Last night, I read this op-ed entitled “Are you a socialite or a social change agent?” by Emily Stoddard Furrow, social changer and co-owner of DVQ Studio http://www.ynpngr.org/content/are-you-socialite-or-social-change-agent-0 I also read some responses to it. Some were reflective and some came across threatened or hurt by the comments made. I decided to add this to my blog. I wanted to respond and speak especially to young people in West Michigan...
As someone who has worked many years in GR with nonprofits, I have seen very interesting responses as of lately to social change in our community. There is still heavy lifting happening for very real and tough needs out here but it does seem that some that are providing the funding or who are doing some of the event planning, PR and marketing in the nonprofit world are caught up in making IT "hip and sexy" rather than making IT "stick and lasting". You see, it appears to have become a gimmick or as I hear a lot from individuals in the community, one of the only ways to keep you young people’s attention so you can stay in West Michigan. You see there are some who really think that West Michigan young folks have to have something shiny in order to be engaged in social change. So they support the shiny things hoping they’ve got you involved and you'll stay. I once thought this as well but like others want to attach you to deeper involvement, not just events. These feelings are not malicious, it's not even strategic, it just is an effort at trying to create something meaningful for you all and get you involved in the community. Let’s be honest, nonprofits have to compete with apathy, a lot of bells and whistles, people who need to be entertained in order to engage and an ADHD society.
In my humble opinion, what is missing is more opportunity for young and old a like to be funded and supported in creating social enterprise. I was hopeful a few years back that one of our major institution would finally be a conduit for social enterprise and entrepreneurship in West Michigan. I, along with others were invited in to help with giving some framework to this effort. The overwhelming response was confusion and it seemed some NP leaders felt threatened by what they saw as the new "IT". So under a weak change agent within that institution, questionable motivates, confusion and threats of power being taken away, nothing happened. Status quo and empires reigned. It should be noted, the idea was novel for West Michigan but was happening and being funded in other parts of the country and the world years prior...sort of like the “shiny things” we have been doing lately. Old news in other places.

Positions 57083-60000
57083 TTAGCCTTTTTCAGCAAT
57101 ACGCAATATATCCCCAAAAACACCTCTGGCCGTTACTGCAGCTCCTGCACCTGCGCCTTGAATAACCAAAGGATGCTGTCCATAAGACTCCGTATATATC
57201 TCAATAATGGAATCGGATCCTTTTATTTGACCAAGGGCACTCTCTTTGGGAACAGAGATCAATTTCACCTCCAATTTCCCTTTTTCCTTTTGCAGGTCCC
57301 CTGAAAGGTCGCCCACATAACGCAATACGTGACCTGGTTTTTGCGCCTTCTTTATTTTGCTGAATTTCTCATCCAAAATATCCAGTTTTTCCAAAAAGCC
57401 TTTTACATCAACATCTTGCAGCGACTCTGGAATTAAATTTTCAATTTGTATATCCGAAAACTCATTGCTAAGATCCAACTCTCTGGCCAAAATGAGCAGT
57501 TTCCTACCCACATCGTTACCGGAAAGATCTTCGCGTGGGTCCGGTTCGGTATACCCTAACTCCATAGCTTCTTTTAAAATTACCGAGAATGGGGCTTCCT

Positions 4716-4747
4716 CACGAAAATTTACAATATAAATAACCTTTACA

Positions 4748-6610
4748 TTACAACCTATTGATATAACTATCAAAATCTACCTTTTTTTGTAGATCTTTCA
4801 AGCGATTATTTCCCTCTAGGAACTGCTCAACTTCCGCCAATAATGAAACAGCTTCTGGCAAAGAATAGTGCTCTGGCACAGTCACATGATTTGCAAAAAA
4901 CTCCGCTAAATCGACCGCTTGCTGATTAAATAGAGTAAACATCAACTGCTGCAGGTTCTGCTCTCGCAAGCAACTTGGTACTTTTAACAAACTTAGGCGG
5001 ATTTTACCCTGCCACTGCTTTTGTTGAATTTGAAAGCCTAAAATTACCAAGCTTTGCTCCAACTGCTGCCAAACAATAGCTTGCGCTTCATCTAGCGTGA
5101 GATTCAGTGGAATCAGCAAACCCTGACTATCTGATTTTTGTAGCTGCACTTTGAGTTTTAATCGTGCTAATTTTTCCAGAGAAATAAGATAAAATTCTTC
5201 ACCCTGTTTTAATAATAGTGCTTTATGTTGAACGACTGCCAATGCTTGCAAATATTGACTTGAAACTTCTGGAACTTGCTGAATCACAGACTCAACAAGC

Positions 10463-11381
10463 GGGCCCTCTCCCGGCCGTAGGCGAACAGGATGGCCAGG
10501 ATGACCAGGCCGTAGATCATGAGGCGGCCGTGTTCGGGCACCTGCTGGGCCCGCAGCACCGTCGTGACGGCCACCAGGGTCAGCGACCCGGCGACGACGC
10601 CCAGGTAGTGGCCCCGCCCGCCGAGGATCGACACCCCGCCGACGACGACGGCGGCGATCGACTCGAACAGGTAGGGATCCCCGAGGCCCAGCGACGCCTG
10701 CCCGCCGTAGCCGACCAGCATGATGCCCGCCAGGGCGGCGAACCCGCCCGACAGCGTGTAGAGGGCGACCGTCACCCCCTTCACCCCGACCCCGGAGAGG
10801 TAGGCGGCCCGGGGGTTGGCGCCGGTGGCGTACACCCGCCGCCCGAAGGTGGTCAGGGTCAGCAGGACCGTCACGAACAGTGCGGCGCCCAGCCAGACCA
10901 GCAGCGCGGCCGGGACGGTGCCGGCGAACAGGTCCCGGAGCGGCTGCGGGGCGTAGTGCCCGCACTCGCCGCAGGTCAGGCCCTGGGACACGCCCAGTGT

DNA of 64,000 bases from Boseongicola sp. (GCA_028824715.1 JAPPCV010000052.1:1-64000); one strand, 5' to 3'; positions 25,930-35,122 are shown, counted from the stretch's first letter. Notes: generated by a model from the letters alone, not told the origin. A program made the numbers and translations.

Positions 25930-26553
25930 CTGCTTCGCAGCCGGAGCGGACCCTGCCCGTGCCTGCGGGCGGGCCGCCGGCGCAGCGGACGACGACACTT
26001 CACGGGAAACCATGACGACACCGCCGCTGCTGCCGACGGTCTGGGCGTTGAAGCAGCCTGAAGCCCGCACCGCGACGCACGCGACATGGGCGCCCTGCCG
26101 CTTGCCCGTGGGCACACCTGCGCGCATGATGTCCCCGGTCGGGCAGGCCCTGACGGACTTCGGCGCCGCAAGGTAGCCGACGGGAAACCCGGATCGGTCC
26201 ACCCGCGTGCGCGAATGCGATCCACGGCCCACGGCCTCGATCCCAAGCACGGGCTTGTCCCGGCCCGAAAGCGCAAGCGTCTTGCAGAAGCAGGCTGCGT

We will waste so much talent in West Michigan if the only way to support social change is to make “IT” shinny. In fact, it's an insult to young people who are creative and deep thinkers who can offer new and innovative ways to address real and systematic problems. I know it's important to meet people where they are, but if "where you are" is thought to be only in a mindset of drinks and juice boxes and mix-mingles for clothing and food drives, then we are just attacking the issues always at it’s lowest levels...picking at the low hanging fruit.
Don't get me wrong. I support attention getting and the fun stuff that helps to meet focus on and satisfy immediate needs. So let’s set the hurt feelings and egos aside, I am not saying these things are a waste in fact we need the “attention getters” to wake some folks up. We have had some pretty cool stuff happening here in West Michigan and should celebrate it! But here is the “come to Jesus, Buddha, or whatever your deity” moment... When are we going to create, support and give much more public attention to enterprises and solutions that work towards seriously changing the systems that cause the bleeding? What I mean is, truly looking at reducing or eliminating the "wicked problems" in our communities by reaching in and working together to co-create the solutions that stop the bleeding at the source. Yes, this may mean that some nonprofits are working towards to putting themselves out of business but wasn’t eliminating poverty, homelessness, hunger the reason we all got into it in the first place? But really, there is plenty of pain in the world to stop and nonprofits are reinventing and expanding everyday in order to stop the pain. (Note: As of March 2011 there 1.5 million nonprofits operating in the U.S. Source: http://blog.nolo.com/blog/2011/03/28/fun-facts-about-us-nonprofits-1971-present)
I don’t know this young lady, but it seems that Emily Stoddard Furrow’s comments are less on hating and more a call to action for us to see the often invisible systematic issues behind the “wicked problems” and to work just as diligently to help seriously reduce or eliminate the need for the shelter, the food drive, or the juice box.